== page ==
The Financial Services Unified Schools Programme was established to “encourage and inspire school pupils to consider and explore the career opportunities offered by financial services”, according to Scottish Financial Enterprise (SFE), a representative body for Scotland’s financial services industry.
The programme is run in partnership with Developing the Young Workforce (DYW) and Skills Development Scotland (SDS).
The long-term aim is to support up to 5,000 young people through the programme right across Scotland on an annual basis.
Graeme Jones, chief executive of the SFE said the programme, “has been designed with great care to provide a first-hand experience of working in financial services and demonstrate the range of world-class career opportunities available on the pupils’ doorsteps”.
“As the landscape of financial services evolves rapidly, we need a step change in the diversity of our workforce to ensure we connect with the needs of customers.
“Our ambition is to inspire school pupils from all corners of Scotland, and all backgrounds, to help us innovate and improve the financial well-being of society.”
The scheme was piloted in Edinburgh in November 2018, several months before the launch. It hopes to expand into Glasgow.
The pilot saw six pupils (three from Newbattle High School and three from Queensferry Community High School) partner with six financial services firms based in Edinburgh: Baillie Gifford, BlackRock, HSBC, Lloyds Banking Group, Nucleus Financial and Standard Life Aberdeen.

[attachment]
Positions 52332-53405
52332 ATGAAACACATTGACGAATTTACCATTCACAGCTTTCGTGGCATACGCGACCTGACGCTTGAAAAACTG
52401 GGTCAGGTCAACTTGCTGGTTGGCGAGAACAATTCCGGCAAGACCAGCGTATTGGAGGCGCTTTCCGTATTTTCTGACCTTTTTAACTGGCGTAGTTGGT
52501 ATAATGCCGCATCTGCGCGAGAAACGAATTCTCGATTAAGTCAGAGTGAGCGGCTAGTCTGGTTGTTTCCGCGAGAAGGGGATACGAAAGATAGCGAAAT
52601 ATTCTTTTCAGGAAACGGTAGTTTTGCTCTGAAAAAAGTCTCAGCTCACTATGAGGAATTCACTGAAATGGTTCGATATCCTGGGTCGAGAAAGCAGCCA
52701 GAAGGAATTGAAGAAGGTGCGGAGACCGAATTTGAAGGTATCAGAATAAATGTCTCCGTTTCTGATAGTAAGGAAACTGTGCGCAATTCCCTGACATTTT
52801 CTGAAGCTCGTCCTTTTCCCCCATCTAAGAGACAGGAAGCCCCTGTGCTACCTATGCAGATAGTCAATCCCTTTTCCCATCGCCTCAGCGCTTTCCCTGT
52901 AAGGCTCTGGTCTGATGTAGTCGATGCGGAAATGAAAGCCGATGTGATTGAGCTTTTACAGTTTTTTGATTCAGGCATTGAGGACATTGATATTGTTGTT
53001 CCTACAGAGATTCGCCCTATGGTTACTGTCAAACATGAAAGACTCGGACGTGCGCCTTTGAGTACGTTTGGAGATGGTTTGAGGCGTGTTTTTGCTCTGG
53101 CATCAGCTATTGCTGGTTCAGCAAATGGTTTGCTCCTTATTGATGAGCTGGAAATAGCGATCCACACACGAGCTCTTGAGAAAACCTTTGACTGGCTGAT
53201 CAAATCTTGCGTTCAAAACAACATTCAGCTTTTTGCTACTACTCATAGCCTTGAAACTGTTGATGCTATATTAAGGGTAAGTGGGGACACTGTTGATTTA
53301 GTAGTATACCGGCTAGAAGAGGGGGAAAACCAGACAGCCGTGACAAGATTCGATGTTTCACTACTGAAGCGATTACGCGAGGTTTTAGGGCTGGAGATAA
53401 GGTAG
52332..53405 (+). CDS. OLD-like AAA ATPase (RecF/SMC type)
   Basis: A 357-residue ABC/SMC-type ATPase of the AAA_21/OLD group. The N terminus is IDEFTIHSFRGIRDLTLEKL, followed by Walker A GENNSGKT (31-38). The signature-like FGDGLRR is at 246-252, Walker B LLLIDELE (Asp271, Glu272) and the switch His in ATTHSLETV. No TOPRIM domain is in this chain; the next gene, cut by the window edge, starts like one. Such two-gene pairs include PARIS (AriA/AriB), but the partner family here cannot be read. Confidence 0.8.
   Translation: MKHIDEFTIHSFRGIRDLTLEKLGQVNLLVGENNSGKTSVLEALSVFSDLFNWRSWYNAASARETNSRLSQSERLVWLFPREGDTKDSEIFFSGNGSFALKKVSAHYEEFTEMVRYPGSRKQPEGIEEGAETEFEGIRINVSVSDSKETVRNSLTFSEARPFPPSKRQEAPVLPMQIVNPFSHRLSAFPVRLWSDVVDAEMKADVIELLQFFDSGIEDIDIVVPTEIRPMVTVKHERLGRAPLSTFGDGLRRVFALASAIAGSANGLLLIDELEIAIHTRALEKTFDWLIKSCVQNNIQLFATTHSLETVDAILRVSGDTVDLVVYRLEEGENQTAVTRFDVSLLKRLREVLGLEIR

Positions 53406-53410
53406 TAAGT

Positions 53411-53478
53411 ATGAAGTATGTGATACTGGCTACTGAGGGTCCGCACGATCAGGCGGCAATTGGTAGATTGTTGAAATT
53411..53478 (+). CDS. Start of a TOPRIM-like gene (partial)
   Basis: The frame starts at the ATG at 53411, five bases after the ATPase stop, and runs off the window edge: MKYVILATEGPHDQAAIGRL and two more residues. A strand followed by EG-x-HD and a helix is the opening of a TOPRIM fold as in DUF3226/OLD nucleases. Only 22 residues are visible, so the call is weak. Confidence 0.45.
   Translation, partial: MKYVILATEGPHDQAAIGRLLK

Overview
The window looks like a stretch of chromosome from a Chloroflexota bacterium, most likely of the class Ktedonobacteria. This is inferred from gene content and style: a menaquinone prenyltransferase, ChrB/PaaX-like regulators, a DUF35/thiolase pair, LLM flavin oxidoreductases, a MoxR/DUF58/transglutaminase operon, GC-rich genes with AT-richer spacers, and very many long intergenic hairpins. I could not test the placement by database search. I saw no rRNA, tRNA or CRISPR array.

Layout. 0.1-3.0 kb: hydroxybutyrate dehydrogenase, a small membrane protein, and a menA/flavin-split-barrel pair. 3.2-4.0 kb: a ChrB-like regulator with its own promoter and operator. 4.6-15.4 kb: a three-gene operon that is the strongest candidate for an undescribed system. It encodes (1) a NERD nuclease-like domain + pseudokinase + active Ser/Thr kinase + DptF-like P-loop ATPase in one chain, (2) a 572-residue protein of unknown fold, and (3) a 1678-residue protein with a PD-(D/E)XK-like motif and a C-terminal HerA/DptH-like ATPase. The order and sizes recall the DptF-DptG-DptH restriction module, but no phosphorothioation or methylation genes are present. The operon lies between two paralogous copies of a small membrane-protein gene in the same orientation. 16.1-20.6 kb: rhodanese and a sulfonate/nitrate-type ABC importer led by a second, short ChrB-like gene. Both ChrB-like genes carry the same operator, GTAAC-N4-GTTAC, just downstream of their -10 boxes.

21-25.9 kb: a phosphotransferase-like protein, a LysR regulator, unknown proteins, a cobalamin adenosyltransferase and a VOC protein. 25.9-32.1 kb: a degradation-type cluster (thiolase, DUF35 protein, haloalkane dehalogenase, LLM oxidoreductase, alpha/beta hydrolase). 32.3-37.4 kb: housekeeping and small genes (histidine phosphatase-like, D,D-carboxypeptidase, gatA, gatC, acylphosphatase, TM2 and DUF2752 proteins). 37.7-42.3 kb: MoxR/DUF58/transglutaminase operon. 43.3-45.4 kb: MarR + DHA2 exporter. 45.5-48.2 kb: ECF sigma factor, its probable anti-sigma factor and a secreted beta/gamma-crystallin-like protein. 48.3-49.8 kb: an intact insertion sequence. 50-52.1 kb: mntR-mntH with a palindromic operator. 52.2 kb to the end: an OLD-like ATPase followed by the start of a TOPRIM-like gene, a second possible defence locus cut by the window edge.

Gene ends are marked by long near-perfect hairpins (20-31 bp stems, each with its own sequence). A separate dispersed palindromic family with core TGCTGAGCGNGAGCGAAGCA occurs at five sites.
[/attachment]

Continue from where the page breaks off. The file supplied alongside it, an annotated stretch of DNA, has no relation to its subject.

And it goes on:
The first two days were spent in the offices of the companies.
On the third and final day, the pupils worked with a film crew from Edinburgh College and information technology consultancy Sopra Steria to create a short video of their experience.
Although in the early stages of planning, it is hoped the programme will more than double the number of participants next year.
Shift the dial
Colin Halpin, SFE board director, Unified Schools project lead and HSBC director, said: “This programme has not only created a unique experience for the six young people who took part but it has showcased the power of collaboration.
“By working closely with a range of stakeholders across industry, government and education the SFE Financial Services Unified Schools Programme has begun to shift the dial on the perception of financial services by young people.
“With half of the pilot group now considering a career in financial services, compared with none at the beginning, this offers a strong test case to explore what can be achieved on a larger scale.
“If we can inspire more of Scotland’s school pupils to consider a job in financial services our industry, economy and wider society stands to benefit.”